On my first day at Boston Children’s Hospital I was full of a variety of emotions. I was excited for the new opportunities that awaited me and to build new friendships and connections hopefully for the long term. I was jovial of the fact that I will be doing something that my education at Brandeis has prepared me for, and able to participate in a real life application of the material I’m taught at Brandeis. While I was filled with such positive emotions and a readiness to prove myself, I was also nervous of how much of an impact I would really have, whether I would actually enjoy myself this summer, and whether or not I would succeed in this internship.
My first day of work consisted of me becoming familiar with what it means to work in a research facility. I first introduced myself to everyone at the office and was able to meet such a diverse group of people. There weren’t just doctors or research assistants at the lab but also engineers, statisticians, software developers, and neuroscientists. Everyone had their own unique role yet each role depended on others in order to be successful. I was first required to complete CITI Training which is Collaborative Institutional Training Initiative where I was able to get familiar with the different research protocols and regulations, especially regulations that are set by the IRB, International Review Board.
Afterwards, I was able to attend a weekly group meeting for everyone to share their progress updates and seek advice or help on something that they’re trying to solve. It was interesting because in the lab it is not just one research group, but a multitude of research groups. There are different research groups working on different nerves in the body depending on their location and the purpose those nerves serve. In addition to talking about progress in their respective tasks, some people present current or past research papers that they read and find to be useful. During one of the weekly meetings I realized the seriousness of what I’m actually doing and the importance of results in research. I also realized that one doesn’t necessarily solve an issue or get results right away. Sometimes you have to start from scratch multiple times in the process, as a result learning from your mistakes. The weekly meetings overall emphasized the importance of learning and expanding knowledge.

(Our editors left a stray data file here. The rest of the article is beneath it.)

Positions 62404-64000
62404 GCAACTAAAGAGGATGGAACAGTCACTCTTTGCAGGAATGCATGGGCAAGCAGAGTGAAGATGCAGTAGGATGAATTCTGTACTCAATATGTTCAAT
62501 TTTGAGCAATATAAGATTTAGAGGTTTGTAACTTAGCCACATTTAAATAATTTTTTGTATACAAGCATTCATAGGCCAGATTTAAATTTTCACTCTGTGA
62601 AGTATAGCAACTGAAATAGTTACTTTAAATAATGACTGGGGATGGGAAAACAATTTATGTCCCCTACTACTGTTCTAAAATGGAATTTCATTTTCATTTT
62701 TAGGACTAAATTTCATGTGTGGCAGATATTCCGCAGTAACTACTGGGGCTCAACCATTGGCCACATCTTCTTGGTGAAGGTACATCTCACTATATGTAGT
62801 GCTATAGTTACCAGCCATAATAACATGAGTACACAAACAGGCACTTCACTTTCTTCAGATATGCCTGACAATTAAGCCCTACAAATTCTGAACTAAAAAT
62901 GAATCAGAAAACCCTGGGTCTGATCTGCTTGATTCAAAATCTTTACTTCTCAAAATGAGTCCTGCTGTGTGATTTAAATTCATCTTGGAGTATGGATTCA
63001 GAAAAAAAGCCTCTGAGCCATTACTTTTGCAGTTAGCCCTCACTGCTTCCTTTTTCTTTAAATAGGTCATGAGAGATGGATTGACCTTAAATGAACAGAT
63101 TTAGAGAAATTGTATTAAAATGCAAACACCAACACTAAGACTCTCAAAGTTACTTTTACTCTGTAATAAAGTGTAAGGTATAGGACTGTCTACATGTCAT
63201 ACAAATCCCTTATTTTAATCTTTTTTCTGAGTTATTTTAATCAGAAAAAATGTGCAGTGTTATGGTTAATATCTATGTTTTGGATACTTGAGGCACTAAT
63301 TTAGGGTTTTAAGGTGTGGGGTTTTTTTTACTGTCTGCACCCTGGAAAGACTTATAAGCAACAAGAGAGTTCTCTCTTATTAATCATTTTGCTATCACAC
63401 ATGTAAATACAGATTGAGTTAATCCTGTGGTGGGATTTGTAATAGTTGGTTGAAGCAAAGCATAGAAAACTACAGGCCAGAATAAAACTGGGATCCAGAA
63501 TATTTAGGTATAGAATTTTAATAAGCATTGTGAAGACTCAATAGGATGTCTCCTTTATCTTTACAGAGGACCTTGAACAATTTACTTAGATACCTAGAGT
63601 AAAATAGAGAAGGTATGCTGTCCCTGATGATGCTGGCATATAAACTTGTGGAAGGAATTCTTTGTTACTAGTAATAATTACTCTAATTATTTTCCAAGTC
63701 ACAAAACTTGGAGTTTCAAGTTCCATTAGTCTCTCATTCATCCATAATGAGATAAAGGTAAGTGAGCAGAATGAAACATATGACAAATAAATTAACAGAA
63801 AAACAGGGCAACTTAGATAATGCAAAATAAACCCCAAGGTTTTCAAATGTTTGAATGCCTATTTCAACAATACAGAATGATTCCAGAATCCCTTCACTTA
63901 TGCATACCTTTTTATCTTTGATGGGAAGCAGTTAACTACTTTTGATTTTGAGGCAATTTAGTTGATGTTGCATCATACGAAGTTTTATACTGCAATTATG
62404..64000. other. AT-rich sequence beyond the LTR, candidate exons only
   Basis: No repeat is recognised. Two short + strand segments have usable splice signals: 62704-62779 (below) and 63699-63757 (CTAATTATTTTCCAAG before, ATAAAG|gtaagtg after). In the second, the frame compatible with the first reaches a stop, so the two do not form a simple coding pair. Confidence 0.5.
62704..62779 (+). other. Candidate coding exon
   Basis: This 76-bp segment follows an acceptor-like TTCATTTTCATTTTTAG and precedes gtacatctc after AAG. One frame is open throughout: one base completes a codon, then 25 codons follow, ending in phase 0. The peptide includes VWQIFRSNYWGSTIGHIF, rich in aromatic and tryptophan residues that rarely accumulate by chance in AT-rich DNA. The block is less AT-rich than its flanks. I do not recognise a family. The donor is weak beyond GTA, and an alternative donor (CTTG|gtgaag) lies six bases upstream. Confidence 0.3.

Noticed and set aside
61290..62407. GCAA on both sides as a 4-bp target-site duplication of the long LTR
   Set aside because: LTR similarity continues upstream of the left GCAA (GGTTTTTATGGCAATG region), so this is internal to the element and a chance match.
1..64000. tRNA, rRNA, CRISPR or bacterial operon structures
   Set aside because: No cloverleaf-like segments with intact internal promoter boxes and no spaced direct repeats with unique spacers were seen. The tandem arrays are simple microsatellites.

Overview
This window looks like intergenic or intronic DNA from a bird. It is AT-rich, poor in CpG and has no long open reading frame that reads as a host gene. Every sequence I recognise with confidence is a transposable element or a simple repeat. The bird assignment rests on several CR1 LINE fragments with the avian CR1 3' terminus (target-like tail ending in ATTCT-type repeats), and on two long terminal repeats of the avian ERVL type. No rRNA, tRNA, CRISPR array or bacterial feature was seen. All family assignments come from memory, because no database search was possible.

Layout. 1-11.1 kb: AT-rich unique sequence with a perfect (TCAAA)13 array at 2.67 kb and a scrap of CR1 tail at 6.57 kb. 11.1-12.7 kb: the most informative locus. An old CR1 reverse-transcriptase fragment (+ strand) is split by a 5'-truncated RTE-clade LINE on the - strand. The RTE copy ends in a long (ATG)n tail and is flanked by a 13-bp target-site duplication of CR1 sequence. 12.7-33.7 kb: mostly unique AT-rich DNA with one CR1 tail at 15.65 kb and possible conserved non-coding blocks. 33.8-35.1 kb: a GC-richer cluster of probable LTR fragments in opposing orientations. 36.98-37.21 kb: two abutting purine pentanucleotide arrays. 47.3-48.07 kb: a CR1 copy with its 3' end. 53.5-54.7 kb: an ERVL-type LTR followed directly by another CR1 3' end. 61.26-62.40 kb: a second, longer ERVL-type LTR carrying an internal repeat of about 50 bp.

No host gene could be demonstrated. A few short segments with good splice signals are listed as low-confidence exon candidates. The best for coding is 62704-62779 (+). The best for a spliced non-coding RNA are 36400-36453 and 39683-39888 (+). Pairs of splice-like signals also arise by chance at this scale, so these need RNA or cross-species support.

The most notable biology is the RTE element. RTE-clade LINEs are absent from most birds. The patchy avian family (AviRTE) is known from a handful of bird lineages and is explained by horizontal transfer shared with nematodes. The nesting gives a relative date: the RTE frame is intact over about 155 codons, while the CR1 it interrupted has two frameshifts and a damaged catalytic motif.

As a programming intern my first task was to familiarize myself with the current medical imaging software that is being used for that specific task and then find the different features and functions that the software has to offer along with the drawbacks that characterize the software. In conclusion I was able to get a better understanding of what my internship would actually entail also what type of programming I would do. While my role will be very technical, it was important to learn my first day how important it is to become comfortable in a different academic environment, how to build relationships and learn from people with different roles, and what it means to conduct research.